Developing a Labs program can be an effective R&D technique for Salesforce ISVs to accelerate innovation and capture ACV for a subset of their end customers without disrupting longer term product roadmaps.
In this webinar, CodeScience CRO, Sean Hogan, is joined by Stephen Willcock, Chief Architect of FinancialForce, to discuss how Stephen and team are leveraging Labs at FinancialForce. Sean and Stephen explain how CPOs, Product Managers, Sales leaders and Customer Success leaders can employ a Labs framework to address short term product development constraints.
What is Salesforce Labs?
Sean begins with an overview of Salesforce Labs, which was founded by Salesforce in 2006 to help their own employees and internal teams create rapid, purpose-built solutions “to get more innovation out to the community and let them play around with it.”
He highlights a key distinction that while Labs solutions are free to use, they are not official Salesforce products and are not supported. All Labs solutions, however, must still go through the same rigorous Security Review process as all other solutions on the AppExchange to maintain the high level of security and trust across the ecosystem.
Labs solutions are intended to provide quick and flexible solutions to problems customers are trying to solve. As Sean notes, Labs can “help to connect new functionality, new ideas, and new innovations that might evolve into more supported and formal products down the road.”
Since the Salesforce Labs program has been so successful at driving time to value and adoption of product features, Sean asks, “Why not Labs for ISVs?” He focuses on three core benefits ISVs can gain by starting a Labs program:
- Drive user adoption
- Prioritize innovation
- Enhance customer-partner collaboration
An “Innovation Release Valve”
Product managers by necessity must be committed to their product roadmap. Meanwhile, your sales team may find a net new subset of customers whose needs aren’t exactly a perfect fit with the current roadmap.
In these situations, Labs can be a conduit to help meet the needs of this subset of customers without disrupting the roadmap. As Sean explains, the goal is “to not only ideate on innovation ideas, but you might be able to capture short term ACV” as well as expanding Total Addressable Market (TAM).
Another way of looking at it: Labs can serve as an “innovation release valve between product, sales, and customers to incrementally iterate and improve the solution over a longer period of time.”
The evolution of Labs at FinancialForce
Stephen then explains exactly how the Labs program of FinancialForce came to be. The initiative started as a purely internal research team that would iterate quickly on new product features. The team differentiated themselves from the core product team by maintaining a laser focus on rapid development and innovation. The goal was “to do that small thing very fast and very efficiently,” he explains.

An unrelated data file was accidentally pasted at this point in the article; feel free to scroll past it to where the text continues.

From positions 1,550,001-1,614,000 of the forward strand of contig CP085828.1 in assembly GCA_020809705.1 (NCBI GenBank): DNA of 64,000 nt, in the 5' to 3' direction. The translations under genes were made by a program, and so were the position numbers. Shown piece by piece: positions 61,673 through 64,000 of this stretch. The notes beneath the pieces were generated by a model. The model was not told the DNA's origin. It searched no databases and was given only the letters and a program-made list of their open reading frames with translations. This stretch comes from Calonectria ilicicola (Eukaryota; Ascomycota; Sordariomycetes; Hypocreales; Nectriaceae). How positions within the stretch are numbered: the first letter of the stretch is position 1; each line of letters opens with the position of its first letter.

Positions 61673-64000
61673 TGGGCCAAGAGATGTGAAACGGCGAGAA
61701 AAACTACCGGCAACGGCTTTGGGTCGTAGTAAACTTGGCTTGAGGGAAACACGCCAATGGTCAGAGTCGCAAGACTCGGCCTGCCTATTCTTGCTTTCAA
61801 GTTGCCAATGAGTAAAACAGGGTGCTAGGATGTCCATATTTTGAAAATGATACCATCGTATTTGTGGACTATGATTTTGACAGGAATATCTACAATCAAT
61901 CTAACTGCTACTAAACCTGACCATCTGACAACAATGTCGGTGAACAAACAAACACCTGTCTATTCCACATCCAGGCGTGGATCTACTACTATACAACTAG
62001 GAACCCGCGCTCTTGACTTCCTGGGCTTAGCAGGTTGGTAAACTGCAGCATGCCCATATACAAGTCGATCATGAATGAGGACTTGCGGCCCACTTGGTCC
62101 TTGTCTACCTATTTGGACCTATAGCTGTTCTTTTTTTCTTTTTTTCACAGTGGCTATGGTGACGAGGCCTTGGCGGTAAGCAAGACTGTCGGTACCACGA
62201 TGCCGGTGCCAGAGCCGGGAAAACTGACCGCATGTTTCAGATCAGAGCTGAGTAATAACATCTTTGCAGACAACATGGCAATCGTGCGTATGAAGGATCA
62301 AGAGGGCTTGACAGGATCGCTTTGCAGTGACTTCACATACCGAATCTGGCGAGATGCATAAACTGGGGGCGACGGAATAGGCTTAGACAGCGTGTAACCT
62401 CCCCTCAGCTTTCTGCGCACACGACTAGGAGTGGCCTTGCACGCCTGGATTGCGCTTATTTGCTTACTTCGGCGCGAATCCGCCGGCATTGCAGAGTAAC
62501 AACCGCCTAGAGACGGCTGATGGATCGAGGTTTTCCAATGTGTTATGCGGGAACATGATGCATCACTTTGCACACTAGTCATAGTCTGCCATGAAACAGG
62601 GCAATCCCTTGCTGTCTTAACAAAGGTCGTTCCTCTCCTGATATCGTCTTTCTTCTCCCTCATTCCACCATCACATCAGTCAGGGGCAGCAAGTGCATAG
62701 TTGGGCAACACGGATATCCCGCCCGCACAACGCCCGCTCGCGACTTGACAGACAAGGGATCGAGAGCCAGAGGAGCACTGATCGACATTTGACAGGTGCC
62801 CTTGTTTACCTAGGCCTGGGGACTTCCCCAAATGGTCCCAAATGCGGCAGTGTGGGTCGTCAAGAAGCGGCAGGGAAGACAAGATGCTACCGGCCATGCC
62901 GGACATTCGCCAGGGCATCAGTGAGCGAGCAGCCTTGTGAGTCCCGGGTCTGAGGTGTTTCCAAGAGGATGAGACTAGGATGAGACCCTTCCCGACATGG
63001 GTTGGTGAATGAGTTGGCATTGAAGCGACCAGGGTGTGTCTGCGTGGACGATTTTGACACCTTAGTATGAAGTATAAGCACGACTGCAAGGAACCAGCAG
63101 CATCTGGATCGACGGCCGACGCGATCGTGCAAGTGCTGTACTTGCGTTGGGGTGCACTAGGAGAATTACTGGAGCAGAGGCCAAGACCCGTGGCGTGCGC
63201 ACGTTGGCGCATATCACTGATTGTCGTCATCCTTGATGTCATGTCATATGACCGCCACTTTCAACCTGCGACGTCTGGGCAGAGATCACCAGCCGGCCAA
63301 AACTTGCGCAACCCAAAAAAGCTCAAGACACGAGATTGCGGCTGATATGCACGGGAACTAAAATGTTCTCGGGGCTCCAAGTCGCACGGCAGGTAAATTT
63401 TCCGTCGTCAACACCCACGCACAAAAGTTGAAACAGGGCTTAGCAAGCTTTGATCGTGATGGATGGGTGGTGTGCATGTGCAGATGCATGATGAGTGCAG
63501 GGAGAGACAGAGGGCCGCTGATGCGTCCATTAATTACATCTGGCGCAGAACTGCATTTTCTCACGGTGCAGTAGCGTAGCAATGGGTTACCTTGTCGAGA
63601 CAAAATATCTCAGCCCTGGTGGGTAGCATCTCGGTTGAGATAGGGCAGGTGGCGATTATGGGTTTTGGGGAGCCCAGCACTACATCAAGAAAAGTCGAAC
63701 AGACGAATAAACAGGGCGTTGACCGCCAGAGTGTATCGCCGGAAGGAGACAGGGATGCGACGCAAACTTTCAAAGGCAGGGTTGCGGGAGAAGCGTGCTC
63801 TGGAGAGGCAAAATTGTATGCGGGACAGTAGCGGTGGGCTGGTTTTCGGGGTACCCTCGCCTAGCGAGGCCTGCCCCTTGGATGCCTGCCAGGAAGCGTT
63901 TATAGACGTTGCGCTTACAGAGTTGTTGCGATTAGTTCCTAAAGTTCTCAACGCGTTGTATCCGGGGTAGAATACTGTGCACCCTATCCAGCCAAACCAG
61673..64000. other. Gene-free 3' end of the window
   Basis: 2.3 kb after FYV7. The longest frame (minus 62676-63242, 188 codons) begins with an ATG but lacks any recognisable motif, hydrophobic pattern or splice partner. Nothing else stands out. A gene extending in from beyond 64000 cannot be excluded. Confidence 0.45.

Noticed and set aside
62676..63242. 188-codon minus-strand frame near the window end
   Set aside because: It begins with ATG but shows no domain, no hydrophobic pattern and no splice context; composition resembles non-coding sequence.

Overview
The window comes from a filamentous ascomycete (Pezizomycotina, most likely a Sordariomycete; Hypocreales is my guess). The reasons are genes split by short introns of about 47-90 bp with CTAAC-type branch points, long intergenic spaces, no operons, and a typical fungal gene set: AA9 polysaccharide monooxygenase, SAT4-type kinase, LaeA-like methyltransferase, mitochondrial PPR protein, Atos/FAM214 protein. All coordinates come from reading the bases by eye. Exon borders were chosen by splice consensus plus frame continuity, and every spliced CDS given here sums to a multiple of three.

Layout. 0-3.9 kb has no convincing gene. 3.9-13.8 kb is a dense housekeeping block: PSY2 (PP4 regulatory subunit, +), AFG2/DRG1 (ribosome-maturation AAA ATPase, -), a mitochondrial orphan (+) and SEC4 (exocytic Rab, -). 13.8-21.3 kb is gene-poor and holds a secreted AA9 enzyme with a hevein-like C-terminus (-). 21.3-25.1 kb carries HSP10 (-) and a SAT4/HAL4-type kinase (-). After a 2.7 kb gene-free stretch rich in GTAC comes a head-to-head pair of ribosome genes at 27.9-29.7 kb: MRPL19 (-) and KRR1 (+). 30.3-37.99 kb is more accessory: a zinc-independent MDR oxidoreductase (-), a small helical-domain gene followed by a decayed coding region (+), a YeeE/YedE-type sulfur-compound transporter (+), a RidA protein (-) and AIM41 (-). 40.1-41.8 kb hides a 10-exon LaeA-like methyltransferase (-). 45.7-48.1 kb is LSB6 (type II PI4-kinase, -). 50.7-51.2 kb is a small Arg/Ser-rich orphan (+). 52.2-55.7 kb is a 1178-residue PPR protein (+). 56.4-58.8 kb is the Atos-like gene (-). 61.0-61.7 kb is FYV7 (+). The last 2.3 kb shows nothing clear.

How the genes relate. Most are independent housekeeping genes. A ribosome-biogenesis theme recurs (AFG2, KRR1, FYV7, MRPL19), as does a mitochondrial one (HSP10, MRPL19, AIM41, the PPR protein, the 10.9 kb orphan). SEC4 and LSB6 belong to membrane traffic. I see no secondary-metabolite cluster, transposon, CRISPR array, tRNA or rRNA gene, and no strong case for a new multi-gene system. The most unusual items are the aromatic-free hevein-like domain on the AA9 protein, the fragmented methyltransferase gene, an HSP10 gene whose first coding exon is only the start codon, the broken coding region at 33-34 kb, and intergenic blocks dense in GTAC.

Stephen emphasizes that measuring, learning, and iterating have been central to the ongoing development of their Labs program. The original driver of the program was the company culture of customer-centricity; the Labs team wished to work even more closely with customers on what they wanted to see in the product. Thus, they focused on developing functionality they could quickly demonstrate to customers and get them to use early.
Creating a culture of experimentation
“I can’t emphasize enough the importance of the nature of the research team and the rules that constrained it being huge in actually being able to deliver Labs effectively,” Stephen notes. “We didn’t work like the product team, we were much leaner and able to move faster.”
This distinction between Labs and the core product team is critical to the Labs program’s success. He explains that, if they’d tried to “roll some of these things through the product team, they would have struggled to try to make the same kind of progress.”
Sean calls out a key lesson learned: “You also culturally enabled an environment where it was OK to experiment not like your traditional product team.” This was an insightful move. “If you hadn’t set that up, you would have gotten just a derivative team of your current product team.”
Points to consider when starting a Labs program
To close out the webinar, Sean & Stephen explore a few basic decision points ISVs should carefully consider when starting to develop Labs solutions, such as distribution options and end stage decisions. To help ISVs with these choices, they introduce a useful new resource — the Labs Decision Checklist — before diving into a thought-provoking Q&A session with the audience.
To hear more from Sean and Stephen and gain access to the Labs Decision Checklist as well as the full slide deck, register now to watch the webinar!
If your R&D team is struggling to keep pace with customer demand, or wants to explore a potential new market segment, CodeScience can help extend your capacity through our ISV Labs program. To learn more, contact us today!